Prorogation of Parliament — [Joan Ryan in the Chair] (9 Sep 2019)

Paul Scully: To be fair, I have allowed the last two interventions to distract me from the fact that the key purpose of a Queen’s Speech is to set out the domestic agenda—to talk about the 20,000 new police officers, and to ensure that people see the benefits of frontline funding for the NHS, levelling up funding for schools, and delivering full-fibre broadband across the country. However, as we ramp...

Prorogation of Parliament — [Joan Ryan in the Chair] (9 Sep 2019)

Paul Scully: My right hon. and learned Friend has a point in theory, but unfortunately only in theory. We have already cancelled two recesses, to the angst of several hon. Members, but what did we do during those sittings? We considered statutory instruments on the Floor of the House, because there was not enough business about Brexit coming from the Opposition. I remember walking around this place and...

Prorogation of Parliament — [Joan Ryan in the Chair] (9 Sep 2019)

Paul Scully: My hon. Friend is absolutely right. We already have the odd addition of this fortnight, which, when coupled with the five weeks of Prorogation, smacks of, “Look busy, the boss is watching.” We are scratching around trying to find something to do. I do not dismiss the fact that scrutiny of the Government’s legislation and action is important, but I caution that actions need to match words.

Prorogation of Parliament — [Joan Ryan in the Chair] (9 Sep 2019)

Paul Scully: The hon. Gentleman uses the word “disgraceful”; I have been in this place for only four years, but for three of them, I have sat here scratching my head, thinking, “I have some of the most intelligent people around me acting in the most stupid way.” I blame people on both sides of the argument equally; I am an equal opportunity critic. We should be talking about how we leave, not...

Prorogation of Parliament — [Joan Ryan in the Chair] (9 Sep 2019)

Paul Scully: I agree with the hon. Lady that this is a political crisis. It is grinding the country to a halt—certainly, to boredom. There is one way to sort it out. We can sit here contemplating our navels, or we can go out and speak to the people. We can have a general election, in which we can discuss Brexit and engage 70 million people, not just 650. To me, that is democracy in action. Some hon....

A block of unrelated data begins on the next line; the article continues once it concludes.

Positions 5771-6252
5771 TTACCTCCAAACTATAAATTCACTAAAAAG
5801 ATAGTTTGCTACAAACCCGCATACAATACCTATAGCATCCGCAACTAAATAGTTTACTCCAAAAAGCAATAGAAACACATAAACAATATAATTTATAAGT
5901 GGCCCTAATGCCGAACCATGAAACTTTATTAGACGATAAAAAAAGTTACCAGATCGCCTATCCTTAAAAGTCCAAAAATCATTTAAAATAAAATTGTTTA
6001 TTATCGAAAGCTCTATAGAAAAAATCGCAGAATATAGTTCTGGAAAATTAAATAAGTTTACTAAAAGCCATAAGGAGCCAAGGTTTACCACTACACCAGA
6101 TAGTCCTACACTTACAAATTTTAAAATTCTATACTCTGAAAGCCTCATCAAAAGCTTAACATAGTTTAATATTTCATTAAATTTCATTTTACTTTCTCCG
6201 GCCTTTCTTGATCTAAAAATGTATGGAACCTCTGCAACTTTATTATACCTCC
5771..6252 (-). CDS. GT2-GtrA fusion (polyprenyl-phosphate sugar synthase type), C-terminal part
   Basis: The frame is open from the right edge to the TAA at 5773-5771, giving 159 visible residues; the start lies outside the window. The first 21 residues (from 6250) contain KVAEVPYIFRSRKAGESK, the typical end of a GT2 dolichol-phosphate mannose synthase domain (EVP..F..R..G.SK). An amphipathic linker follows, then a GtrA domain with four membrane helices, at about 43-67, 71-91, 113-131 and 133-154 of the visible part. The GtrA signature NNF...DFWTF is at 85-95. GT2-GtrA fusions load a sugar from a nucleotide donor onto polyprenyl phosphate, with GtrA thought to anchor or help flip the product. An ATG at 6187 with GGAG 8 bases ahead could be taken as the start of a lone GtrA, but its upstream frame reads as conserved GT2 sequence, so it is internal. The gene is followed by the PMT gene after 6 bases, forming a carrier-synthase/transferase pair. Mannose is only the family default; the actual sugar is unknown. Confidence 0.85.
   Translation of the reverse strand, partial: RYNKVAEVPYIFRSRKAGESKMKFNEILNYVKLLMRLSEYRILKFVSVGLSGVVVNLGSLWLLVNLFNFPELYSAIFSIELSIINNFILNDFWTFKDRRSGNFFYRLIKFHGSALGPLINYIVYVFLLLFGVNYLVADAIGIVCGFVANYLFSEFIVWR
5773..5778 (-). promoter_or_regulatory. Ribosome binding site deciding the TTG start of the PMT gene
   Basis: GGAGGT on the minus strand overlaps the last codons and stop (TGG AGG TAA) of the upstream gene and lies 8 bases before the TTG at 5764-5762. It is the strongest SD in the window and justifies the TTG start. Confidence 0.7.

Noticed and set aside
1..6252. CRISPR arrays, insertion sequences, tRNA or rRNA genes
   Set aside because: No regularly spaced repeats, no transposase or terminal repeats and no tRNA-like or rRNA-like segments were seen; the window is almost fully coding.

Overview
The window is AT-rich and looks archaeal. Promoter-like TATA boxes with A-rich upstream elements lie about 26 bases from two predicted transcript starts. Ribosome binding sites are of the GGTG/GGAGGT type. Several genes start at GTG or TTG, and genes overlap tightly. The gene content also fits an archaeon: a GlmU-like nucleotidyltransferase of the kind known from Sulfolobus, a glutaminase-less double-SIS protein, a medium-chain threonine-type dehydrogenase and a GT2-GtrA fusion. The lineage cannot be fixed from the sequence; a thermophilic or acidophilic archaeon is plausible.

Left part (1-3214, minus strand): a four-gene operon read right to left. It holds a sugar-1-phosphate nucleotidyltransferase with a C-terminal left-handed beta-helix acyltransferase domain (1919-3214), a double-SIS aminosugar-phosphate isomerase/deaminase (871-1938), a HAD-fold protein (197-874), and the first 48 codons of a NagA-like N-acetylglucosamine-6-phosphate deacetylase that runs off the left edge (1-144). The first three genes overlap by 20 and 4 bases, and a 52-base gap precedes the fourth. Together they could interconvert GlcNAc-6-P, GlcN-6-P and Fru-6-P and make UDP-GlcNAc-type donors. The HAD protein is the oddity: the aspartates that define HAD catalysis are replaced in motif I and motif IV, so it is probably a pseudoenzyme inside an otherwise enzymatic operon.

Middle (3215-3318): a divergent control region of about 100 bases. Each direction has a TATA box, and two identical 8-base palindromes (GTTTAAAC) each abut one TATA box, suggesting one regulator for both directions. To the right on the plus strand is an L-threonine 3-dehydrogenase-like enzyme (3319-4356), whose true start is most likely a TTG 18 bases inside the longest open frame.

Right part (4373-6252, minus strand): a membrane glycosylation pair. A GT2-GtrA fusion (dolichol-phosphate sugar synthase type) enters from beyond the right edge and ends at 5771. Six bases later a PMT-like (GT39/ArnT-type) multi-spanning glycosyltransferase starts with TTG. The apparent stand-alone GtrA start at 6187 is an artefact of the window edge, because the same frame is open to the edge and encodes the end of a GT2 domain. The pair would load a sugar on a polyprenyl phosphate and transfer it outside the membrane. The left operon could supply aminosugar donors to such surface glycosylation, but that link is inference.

Prorogation of Parliament — [Joan Ryan in the Chair] (9 Sep 2019)

Paul Scully: The hon. Gentleman has argued passionately in this place alongside me against a second referendum. I agree with everything he said, including about the referendum result being undermined. I mentioned #StopTheCoup, and how bad a coup the Prorogation of Parliament would be. Instead, parliamentary games are being played by those on the other side of the argument. Parliament took control, and...

Prorogation of Parliament — [Joan Ryan in the Chair] (9 Sep 2019)

Paul Scully: I come back to the point that any referendum, confirmatory or otherwise, takes time. We are trying to leave the EU so that we can get on to the next stage of this debate, which we have been having for three years. I am not entirely sure that a confirmatory referendum would resolve anything, although it is a step up from the so-called people’s vote—frankly, we have already had a people’s...

Prorogation of Parliament — [Joan Ryan in the Chair] (9 Sep 2019)

Paul Scully: My hon. Friend is absolutely correct, as always. As I say, every time we diminish the negotiating position of the Government, we inevitably create a more distinct possibility of a watered-down deal. In fact, why does the EU need to speak to us at this time anyway? Theoretically, the way the Benn Bill works is that the letter that Parliament has written for the Prime Minister to take to the EU...

Prorogation of Parliament — [Joan Ryan in the Chair] (9 Sep 2019)

Paul Scully: We have discussed no deal over the past few months, to quite an extent. There would clearly be more specifics, if it seems that that is how it will go. Rather than us not having enough time, people will probably be moving a bit more quickly and frantically. I have never voted to take no deal off the table, because it is a serious proposition. I have always wanted to get a deal, but I am...